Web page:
In this bimonthly feature, HPCwire highlights newly published research in the high-performance computing community and related domains. From parallel programming to exascale to quantum computing, the details are here.
A warming climate has enabled some major disease vectors, like mosquitoes, to spread more broadly and through more of the year. These authors – a team from the National University of La Plata and the Autonomous University of Barcelona – use GPU-powered high-performance simulations to evaluate the reproduction and evolution of the Aedes aegypti mosquito, which is the predominant vector for dengue fever, Zika and the chikungunya virus.
Authors: Erica Montes de Oca, Remo Suppi, Laura De Giusti and Marcelo Naiouf.
As the exascale era looms, the massive power requirements of supercomputing centers are a growing concern. These authors from the Supercomputing Centre of Castile and Leon (SCAYLE) in Spain examine the energy efficiency of the supercomputing center, highlighting the role of weather conditions, density and more in ensuring power-efficient operation of large datacenters.
Authors: A. Fernández González, V. Matellán, J. M. Martínez García, J. Lorenzana and M. López.
The Last Journey, these authors (a team from Argonne National Laboratory and the University of Chicago) explain, is a large-volume, gravity-only, cosmological N-body simulation involving over 1.24 trillion particles. The authors discuss running this massive simulation using the HACC simulation and analysis framework on the Mira supercomputer at Argonne National Laboratory, highlighting how they managed the resulting data and refined the simulation.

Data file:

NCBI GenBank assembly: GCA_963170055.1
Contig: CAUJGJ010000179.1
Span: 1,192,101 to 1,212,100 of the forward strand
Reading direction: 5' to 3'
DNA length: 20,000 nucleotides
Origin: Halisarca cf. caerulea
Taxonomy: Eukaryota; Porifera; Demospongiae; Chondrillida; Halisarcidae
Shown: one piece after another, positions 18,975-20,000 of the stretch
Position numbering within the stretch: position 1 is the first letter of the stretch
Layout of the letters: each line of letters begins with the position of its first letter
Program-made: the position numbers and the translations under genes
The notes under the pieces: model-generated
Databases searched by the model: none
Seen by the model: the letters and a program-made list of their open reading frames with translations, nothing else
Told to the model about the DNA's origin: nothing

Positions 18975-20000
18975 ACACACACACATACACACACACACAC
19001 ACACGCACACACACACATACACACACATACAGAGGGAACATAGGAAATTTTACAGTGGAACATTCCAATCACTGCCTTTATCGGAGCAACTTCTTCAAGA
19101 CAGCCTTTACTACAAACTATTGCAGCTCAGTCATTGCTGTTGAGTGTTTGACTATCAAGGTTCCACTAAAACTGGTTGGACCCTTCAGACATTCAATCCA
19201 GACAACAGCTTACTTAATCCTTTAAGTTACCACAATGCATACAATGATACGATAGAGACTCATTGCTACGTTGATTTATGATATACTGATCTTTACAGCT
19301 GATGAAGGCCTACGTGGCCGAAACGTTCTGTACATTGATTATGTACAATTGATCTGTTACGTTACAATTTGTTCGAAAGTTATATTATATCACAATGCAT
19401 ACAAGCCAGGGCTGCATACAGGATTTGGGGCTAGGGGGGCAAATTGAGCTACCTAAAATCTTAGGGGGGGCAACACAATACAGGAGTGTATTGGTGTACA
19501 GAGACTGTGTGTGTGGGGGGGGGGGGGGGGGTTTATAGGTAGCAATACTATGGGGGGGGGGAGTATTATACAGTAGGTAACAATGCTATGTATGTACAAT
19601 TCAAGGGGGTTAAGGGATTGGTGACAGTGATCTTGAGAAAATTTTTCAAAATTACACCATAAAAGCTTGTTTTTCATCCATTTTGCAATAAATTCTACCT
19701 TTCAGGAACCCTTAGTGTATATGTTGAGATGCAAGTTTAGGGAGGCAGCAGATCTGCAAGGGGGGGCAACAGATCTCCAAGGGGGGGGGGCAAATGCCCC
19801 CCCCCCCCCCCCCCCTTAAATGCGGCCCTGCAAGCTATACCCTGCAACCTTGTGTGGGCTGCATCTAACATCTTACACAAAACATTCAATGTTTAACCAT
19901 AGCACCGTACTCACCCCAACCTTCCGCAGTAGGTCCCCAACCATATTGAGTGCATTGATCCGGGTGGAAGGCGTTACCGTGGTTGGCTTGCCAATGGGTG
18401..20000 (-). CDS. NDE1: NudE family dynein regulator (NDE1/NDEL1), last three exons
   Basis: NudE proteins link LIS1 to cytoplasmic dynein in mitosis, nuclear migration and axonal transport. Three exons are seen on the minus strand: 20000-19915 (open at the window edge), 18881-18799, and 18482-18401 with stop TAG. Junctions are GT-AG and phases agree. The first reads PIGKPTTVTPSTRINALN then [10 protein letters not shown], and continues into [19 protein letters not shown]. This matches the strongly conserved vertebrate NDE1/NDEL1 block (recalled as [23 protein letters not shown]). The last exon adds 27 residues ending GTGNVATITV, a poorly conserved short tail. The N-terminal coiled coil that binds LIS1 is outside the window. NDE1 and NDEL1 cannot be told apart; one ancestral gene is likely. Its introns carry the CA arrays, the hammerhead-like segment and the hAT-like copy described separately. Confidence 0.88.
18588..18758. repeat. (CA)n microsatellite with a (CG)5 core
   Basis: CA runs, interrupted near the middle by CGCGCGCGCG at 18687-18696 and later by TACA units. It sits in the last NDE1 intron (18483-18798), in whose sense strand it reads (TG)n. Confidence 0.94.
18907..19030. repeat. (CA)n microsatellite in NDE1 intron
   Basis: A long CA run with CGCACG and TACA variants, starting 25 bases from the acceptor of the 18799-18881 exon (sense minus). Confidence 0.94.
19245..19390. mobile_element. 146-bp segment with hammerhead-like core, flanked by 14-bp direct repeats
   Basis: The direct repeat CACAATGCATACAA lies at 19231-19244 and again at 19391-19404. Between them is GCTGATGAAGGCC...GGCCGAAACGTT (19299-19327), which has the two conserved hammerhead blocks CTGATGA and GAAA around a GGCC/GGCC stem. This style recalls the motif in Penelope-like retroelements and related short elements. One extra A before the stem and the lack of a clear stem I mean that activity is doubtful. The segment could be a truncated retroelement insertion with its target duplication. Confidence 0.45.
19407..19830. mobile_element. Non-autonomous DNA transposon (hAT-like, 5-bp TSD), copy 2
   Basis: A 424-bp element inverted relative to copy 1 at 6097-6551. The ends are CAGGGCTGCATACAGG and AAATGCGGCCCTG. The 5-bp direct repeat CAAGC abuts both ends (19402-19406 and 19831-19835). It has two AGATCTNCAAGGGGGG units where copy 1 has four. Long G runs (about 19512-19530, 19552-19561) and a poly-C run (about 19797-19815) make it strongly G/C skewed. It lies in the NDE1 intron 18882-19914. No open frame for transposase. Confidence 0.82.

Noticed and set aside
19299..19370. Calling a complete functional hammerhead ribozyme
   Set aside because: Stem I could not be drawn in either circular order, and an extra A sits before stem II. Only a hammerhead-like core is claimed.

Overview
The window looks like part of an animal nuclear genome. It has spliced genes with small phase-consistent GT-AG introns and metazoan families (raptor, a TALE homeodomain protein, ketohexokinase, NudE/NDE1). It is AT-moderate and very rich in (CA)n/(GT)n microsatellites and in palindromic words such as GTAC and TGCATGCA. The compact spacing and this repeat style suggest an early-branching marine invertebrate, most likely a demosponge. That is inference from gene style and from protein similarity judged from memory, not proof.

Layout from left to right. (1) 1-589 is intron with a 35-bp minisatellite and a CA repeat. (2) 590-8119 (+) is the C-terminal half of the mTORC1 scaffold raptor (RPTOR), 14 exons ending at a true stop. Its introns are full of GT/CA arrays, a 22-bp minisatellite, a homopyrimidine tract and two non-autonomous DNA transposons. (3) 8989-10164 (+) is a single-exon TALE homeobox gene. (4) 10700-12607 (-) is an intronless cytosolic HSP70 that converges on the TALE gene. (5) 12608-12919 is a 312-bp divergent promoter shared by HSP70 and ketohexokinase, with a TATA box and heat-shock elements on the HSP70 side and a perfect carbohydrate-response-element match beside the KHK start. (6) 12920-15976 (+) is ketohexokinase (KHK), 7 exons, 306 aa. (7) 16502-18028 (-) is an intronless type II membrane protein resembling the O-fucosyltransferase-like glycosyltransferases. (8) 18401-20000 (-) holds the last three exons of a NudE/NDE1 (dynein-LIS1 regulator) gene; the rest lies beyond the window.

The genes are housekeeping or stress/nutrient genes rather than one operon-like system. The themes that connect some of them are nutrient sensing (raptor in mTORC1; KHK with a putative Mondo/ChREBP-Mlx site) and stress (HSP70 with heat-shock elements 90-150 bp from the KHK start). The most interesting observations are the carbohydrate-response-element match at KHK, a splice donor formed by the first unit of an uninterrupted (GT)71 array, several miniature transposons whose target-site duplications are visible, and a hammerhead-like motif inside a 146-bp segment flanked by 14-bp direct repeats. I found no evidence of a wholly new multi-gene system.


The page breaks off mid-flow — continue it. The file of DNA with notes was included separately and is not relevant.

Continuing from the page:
Authors: Katrin Heitmann, Nicholas Frontiere, Esteban Rangel, Patricia Larsen, Adrian Pope, Imran Sultan, Thomas Uram, Salman Habib, Hal Finkel, Danila Korytov, Eve Kovacs, Silvio Rizzi and Joe Insley.
Crowdsourced computing leader Folding@home amassed an enormous army of volunteer systems as it crunched the viral proteins of COVID-19 – but it may have been off more than it could chew. In this paper, Nane Kratzke of the Lübeck University of Applied Sciences discusses how Folding@home’s inability to share its resources has led to substantial idle times. Kratzke highlights various existing technologies – such as containers and serverless architectures – that could be used to share this idle time with other researchers.
Author: Nane Kratzke
A top rank in the Top500 and the Gordon Bell Prize may be the two biggest honors in the supercomputing sector. This author, Weimin Zheng of Tsinghua University, reviews the supercomputers in the Top500 list and the last seven Gordon Bell Prize recipients to examine trends in the cutting edge of supercomputing. Zheng highlights a trend toward heterogeneous architectures, AI applications and increasing difficulty in scientific simulations under a more heterogeneous status quo.
Author: Weimin Zheng
Exascale computing will allow astronomers to perform star-by-star simulations of galaxies, which will be a game-changer for analyses of star and galaxy formation. In this paper, a team from Riken, the University of Tokyo, Kobe University and the Tokyo Institute of Technology discuss how computational models in astronomy will need to change to fit into this new era, proposing a new stochastic star formation model for star-by-star simulations.
Authors: Yutaka Hirai, Michiko S. Fujii and Takayuki R. Saitoh.
Cloud HPC is often presented as a low-footprint alternative to on-premises systems – however, cloud systems have grown in size to the point where their energy consumption is a serious consideration. These authors present a mechanism combining a virtual machine placement algorithm with a frequency scaling method to reduce energy consumption of cloud HPC environments with only a “modest” impact on performance.
Authors: Lixia Chen, Jian Li, Ruhui Ma, Haibing Guan and Hans-Arno Jacobsen.
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